Our studies demonstrate that oral dosing of Compound A potently inhibits neovascularization in animal models of retinal and choroidal neovascularization. The rat laser CNV and OIR models mimic important aspects of wet AMD and PDR, respectively, suggesting that this kinase inhibitor may be useful in the treatment of these prevalent and debilitating ocular diseases. In the laser CNV model, doses of 100 mg/kg showed nearly complete inhibition of choroidal neovascular growth. Dose limiting toxicities observed in neonatal but not adult rats precluded testing the kinase inhibitor at 100 mg/kg in the OIR model. The 30 mg/kg dose decreased lesion size by 70% in the CNV model and reduced the number of neovascular nuclei in the OIR model by nearly 80%. The lack of maximal inhibition at the lower doses suggests that it is necessary to maintain plasma levels greater than the IC50 for KDR kinase inhibition for a significant portion of each day. Future studies may include the assessment of Compound A's effect on neovascularization in animals of different ages and strains to address potential differences in response.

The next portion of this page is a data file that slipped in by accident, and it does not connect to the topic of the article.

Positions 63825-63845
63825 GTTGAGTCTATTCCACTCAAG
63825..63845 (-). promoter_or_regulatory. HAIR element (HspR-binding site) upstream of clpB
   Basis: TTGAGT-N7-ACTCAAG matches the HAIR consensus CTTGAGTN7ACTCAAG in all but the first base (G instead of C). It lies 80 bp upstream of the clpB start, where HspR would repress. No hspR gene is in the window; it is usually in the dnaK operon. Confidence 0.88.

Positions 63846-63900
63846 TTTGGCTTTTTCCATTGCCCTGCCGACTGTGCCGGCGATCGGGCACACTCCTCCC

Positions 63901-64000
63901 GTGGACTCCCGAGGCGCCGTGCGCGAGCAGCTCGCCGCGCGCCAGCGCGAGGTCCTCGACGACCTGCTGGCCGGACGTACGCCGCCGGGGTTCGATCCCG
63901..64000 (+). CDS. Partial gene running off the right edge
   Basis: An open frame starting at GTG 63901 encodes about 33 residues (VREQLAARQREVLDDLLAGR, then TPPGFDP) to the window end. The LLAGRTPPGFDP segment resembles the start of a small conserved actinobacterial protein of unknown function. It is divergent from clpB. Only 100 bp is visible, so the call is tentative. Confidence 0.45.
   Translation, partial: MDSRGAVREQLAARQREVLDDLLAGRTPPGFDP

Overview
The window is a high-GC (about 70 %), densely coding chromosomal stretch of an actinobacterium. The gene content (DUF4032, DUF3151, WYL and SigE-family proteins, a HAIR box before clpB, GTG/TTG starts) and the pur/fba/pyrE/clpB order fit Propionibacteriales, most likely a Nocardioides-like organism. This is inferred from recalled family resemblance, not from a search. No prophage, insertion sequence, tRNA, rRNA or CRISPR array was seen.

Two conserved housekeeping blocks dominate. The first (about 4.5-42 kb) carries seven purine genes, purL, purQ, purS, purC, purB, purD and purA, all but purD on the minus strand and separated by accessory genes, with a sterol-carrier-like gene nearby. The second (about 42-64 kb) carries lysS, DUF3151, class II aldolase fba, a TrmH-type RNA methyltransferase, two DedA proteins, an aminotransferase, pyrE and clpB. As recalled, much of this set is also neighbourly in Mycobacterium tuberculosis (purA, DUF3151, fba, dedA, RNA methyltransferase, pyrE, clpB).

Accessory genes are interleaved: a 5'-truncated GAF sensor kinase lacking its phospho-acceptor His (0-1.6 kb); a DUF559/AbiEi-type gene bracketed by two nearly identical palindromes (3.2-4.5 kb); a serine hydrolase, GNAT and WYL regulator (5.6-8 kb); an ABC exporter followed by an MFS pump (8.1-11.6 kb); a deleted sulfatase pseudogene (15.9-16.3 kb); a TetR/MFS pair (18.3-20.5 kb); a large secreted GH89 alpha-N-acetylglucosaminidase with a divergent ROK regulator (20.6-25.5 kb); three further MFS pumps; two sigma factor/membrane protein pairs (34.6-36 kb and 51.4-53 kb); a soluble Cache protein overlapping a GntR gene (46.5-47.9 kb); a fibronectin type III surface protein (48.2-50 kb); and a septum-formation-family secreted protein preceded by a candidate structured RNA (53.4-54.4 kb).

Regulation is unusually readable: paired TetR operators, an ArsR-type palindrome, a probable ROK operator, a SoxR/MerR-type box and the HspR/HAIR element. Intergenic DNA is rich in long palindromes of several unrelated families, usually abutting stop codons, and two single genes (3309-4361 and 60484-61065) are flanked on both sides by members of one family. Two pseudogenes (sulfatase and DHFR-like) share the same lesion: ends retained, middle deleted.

While Compound A was originally developed as a KDR kinase inhibitor, it also inhibits several other receptor tyrosine kinases including PDGFR, c-kit, Flt-4 (VEGFR3) and c-fms with IC50's for these kinases in the range of 0.8-2.0 nM . Significant inhibition of these receptors is expected at both the 30 and 100 mg/kg doses. At the 100 mg/kg dose, Flt-1, Src and FGFR1 and 2 signaling would also be affected. PDGF and Flt-4 have both been implicated in ocular neovascularization [35,36]; Flt-4 is expressed in endothelial cells [36,37] and PDGFR on pericyte cells [38,39] that both contribute to capillary structure. C-kit and c-fms are not expressed in growing blood vessels but instead are expressed in circulating endothelial cell precursors and macrophages, respectively. There is mounting evidence to suggest that these circulating cell types are intimately involved in the regulation of vessel development as the sources of either secreted angiogenic cytokines or nascent endothelial cells that can be recruited to growing blood vessels [40,41]. The ability of Compound A to inhibit PDGFR is of particular interest because several recent studies have shown that simultaneous inhibition of both KDR and PDGFR may not only halt neovascularization but may also cause limited regression of newly formed vessels that have not yet developed stable endothelial cell:pericyte interactions [27,28]. For these reasons, the ability of the described kinase inhibitor to antagonize VEGF and other angiogenic signals suggests that it may more potently reduce the neovascularization associated with wet AMD and PDR than VEGF specific therapies.